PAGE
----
|Alternative names||Attukulu(Telugu) , Aval, avalakki, chiura, chuda(Odia), poha, beaten rice|
|Main ingredients||Dehusked rice|
|Cookbook: Flattened rice Media: Flattened rice|
Flattened rice, commonly known as Chura, (also called beaten rice not to be confused with Poha, a North Indian dish prepared using flat rice) is rice which is flattened into flat, light, dry flakes. These flakes of rice swell when added to liquid, whether hot or cold, as they absorb water, milk or any other liquids. The thicknesses of these flakes vary between almost translucently thin (the more expensive varieties) to nearly four times thicker than a normal rice grain.
This easily digestible form of raw rice is very popular across India, Nepal and Bangladesh, and is normally used to prepare snacks or light and easy fast food in a variety of Indian cuisine styles, some even for long-term consumption of a week or more. It is known by a variety of names: avalakki (ಅವಲಕ್ಕಿ) in Kannada, pauaa/paunva (પૌંઆ) in Gujarati, poya in Rajasthani, chuda in Odia (ଚୁଡା), atukulu in Telugu (అటుకులు), aval in Tamil (அவல்) and avil in Malayalam (അവൽ, അവിൽ), chiura in parts of Bihar and Jharkhand, chira in Bengali (চিঁড়া) and Assamese, chiura (चिउरा) in Maithili, Nepali, Bhojpuri and Chhattisgarhi, poha or pauwa in Hindi, baji in Newari, pohe (पोहे) in Marathi, and phovu (फोवूं) in Konkani.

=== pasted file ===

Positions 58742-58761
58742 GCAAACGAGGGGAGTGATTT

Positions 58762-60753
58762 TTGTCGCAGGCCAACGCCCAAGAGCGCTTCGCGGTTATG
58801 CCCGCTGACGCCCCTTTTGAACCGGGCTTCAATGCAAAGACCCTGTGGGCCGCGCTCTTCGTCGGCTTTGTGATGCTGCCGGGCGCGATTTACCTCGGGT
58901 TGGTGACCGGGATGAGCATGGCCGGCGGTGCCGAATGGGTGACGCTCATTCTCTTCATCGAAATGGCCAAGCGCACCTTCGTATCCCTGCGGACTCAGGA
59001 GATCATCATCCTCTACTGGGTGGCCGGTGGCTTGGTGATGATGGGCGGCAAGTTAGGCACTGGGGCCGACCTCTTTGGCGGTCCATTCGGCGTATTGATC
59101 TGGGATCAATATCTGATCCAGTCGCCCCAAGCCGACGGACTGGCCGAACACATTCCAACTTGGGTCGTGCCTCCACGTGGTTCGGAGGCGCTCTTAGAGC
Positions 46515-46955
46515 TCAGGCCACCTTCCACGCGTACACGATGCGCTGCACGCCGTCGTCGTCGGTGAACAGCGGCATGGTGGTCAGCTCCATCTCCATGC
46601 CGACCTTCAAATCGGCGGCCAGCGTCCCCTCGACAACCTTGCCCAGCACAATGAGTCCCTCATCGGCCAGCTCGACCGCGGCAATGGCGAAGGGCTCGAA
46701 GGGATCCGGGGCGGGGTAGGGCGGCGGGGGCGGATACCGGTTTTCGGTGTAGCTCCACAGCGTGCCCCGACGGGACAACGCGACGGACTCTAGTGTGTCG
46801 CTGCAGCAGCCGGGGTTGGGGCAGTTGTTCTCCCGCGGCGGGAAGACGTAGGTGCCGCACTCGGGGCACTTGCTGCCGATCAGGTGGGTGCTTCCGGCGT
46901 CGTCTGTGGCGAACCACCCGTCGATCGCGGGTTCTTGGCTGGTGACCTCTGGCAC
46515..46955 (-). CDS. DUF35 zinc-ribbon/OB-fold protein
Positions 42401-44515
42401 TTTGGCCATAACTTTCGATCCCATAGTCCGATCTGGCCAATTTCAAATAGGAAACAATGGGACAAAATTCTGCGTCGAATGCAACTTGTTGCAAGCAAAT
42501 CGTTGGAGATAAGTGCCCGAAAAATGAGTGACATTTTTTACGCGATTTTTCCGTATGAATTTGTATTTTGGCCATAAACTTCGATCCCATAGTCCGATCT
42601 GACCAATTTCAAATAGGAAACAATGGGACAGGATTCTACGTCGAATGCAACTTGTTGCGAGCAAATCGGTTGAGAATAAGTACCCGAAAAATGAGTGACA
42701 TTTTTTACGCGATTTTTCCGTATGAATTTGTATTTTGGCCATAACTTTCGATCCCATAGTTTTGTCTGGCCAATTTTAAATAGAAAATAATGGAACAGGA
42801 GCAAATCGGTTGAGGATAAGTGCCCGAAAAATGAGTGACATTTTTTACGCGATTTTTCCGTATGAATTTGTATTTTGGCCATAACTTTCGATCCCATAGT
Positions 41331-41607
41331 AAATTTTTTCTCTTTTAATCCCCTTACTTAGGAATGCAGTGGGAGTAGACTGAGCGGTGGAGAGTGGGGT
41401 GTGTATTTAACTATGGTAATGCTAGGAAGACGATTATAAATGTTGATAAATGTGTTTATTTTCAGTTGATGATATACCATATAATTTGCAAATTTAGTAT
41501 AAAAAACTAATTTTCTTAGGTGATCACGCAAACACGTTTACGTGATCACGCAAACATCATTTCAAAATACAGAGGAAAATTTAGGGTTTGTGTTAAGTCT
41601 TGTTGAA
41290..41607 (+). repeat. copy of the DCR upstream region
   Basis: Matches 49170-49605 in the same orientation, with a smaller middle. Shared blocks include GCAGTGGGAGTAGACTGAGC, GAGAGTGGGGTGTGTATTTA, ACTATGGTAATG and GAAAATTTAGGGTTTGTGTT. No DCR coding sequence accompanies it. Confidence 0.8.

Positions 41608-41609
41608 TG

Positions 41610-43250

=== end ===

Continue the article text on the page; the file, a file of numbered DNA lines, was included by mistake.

Poha can be eaten raw by immersing it in plain water or milk, with salt and sugar to taste, or lightly fried in oil with nuts, raisins, cardamoms, and other spices. The lightly fried variety is a standard breakfast in Malwa region (surrounding Ujjain and Indore) of Madhya Pradesh. It can be reconstituted with hot water to make a porridge or paste, depending on the proportion of water added. In villages, particularly in Chhattisgarh, flattened rice is also eaten raw by mixing with jaggery.
In Maharashtra, pohe is cooked with lightly fried mustard seeds, turmeric, green chilli, finely chopped onions, and most importantly with fried peanuts and then moistened pohe is added to the spicy mix and steamed for a few minutes.
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Flattened rice is made by Cambodians during Ak Am Bok (around the fourth week of November) and is eaten with bandanna fruit.
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